Religious experience argument

A religious experience is when someone feels they have had a direct or personal experience of God.

It is argued that if someone feels they have experienced God, this will be the most convincing proof of God’s existence because they have personally experienced or felt God for themselves. It is not simply an argument based on logic or reason.

A religious experience could be a dream or vision where God speaks to a person, or it could be a miraculous healing. This first-hand experience is utterly convincing to that person.

First-hand experience is something we all want in life regardless of the situation. For example, someone can tell you that chocolate tastes really good, that it is very sweet or that it has a creamy texture. But only by trying it yourself will you be convinced. The same is true of God.

In observing this argument, it gains even greater credibility when the life of the person who experiences God is dramatically changed. For example, perhaps the person who has experienced God was previously very unpleasant, but the experience of God changes them completely.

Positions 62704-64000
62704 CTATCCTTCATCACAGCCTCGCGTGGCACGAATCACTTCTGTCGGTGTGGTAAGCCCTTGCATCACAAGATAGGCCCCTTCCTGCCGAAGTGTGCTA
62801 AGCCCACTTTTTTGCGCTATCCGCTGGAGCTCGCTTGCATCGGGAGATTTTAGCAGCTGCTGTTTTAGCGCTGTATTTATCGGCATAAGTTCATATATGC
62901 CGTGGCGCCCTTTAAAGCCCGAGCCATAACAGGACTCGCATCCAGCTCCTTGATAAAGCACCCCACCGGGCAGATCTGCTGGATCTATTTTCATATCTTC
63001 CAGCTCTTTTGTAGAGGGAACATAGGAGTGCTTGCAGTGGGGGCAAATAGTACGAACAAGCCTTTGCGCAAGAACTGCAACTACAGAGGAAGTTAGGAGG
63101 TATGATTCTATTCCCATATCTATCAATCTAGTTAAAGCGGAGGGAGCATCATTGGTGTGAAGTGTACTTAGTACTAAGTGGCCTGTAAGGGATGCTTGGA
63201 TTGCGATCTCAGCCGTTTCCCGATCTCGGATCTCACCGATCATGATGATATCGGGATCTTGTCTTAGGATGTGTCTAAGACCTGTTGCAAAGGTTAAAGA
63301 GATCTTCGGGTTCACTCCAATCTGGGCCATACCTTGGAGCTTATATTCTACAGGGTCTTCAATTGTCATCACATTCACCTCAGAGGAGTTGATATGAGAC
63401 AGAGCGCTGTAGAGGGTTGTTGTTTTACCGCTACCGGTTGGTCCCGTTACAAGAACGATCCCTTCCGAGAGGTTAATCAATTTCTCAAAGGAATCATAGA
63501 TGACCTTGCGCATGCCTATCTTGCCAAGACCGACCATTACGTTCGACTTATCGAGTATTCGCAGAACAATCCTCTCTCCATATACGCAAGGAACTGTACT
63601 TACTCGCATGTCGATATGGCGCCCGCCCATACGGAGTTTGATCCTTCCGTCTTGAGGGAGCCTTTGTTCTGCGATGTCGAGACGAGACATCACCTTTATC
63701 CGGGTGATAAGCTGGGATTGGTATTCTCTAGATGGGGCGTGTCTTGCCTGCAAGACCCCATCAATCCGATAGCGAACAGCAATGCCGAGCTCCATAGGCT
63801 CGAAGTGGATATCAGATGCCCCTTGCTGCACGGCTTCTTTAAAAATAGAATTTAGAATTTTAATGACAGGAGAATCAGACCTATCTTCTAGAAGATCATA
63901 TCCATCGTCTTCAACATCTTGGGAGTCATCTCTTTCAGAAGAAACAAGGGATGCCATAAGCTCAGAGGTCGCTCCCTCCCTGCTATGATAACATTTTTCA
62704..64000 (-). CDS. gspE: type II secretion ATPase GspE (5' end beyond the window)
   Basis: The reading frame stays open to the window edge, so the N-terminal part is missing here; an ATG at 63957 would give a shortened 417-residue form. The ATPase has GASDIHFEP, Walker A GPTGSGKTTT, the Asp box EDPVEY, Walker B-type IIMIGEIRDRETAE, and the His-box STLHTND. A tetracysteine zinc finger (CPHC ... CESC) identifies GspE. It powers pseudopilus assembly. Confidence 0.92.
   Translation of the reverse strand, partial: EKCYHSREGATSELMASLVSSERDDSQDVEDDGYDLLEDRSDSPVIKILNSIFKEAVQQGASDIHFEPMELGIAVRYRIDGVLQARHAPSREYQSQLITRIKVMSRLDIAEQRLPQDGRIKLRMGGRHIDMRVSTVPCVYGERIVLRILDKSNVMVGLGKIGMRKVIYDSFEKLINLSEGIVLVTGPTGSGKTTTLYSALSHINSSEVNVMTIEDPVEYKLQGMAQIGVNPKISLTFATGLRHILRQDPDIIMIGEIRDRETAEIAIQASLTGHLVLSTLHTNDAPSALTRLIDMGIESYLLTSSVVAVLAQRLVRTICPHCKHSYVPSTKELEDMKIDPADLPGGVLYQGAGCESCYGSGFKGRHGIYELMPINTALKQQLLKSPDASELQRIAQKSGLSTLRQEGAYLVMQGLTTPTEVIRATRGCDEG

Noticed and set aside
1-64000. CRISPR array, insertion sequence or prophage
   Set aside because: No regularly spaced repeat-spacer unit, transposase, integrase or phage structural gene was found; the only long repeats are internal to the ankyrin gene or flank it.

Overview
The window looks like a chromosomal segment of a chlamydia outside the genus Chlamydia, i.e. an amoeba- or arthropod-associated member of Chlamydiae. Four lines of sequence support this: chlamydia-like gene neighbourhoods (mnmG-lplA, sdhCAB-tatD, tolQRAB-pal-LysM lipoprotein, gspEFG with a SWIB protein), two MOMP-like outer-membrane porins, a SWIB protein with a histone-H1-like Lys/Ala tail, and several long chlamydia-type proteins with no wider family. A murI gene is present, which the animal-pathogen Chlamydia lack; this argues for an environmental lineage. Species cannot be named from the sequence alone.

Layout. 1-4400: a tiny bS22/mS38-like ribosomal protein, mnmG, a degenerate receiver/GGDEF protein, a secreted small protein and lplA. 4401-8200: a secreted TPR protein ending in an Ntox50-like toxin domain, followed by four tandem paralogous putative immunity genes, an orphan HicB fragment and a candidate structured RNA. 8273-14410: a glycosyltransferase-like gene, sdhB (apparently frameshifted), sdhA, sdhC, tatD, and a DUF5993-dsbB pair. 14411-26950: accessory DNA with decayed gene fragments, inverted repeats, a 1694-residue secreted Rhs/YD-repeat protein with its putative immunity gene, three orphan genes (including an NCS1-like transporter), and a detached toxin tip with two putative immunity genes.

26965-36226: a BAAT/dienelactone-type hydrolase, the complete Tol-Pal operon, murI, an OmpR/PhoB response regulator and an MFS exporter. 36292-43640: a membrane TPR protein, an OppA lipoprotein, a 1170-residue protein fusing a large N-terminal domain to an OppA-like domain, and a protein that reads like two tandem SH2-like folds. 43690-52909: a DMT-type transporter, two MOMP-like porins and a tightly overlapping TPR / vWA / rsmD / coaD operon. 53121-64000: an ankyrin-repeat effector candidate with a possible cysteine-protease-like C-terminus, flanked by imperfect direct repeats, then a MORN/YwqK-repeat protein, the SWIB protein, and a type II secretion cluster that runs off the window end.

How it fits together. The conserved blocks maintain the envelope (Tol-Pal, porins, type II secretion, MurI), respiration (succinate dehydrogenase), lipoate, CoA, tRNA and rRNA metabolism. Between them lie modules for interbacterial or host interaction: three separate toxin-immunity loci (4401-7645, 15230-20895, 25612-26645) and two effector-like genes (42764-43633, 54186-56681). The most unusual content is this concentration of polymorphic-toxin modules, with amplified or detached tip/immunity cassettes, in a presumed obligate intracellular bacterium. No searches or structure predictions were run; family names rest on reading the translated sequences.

All in the mind?

It could be argued that religious experience is all in the mind. We do not fully understand the complexities of the human mind and perhaps it can play tricks on us, making us think we have experienced God.

Religious experiences that occur during an illness - for example, someone being ‘healed’ - could be explained if the person is receiving medication that creates hallucinations.


It could be argued that religious experiences are simply coincidences, or that a person is looking for a religious experience and therefore creates one in their mind.

For example, someone looking to make a major decision sees a series of adverts that help them make that decision - they could argue that God placed those adverts for them. But could this simply be the person creating a religious experience or reading too much into things?

Strengths of the argument

  • The argument supports some things that believers already hold true. For example, the Bible tells of people who have had an experience of God.
  • The Bible gives advice on how to spot whether someone is speaking truly or is deluded. For example, the prophet Jeremiah stated, “As for the prophet who prophesies peace, when the word of that prophet comes to pass, then it will be known that the LORD has truly sent the prophet.” Jeremiah 28:9
  • While some religious experiences may be an illusion, it doesn’t follow that they all are.
  • Research carried out at the University of Nottingham in the 1990s concluded that more than 60 per cent of people interviewed claimed to have had some sort of significant religious experience. Some people who have made these claims - eg Martin Luther King, Jr. - are well respected.

Weaknesses of the argument

  • It is impossible to prove that these experiences are real.
  • At some point science might be able to explain these experiences with no reference to God.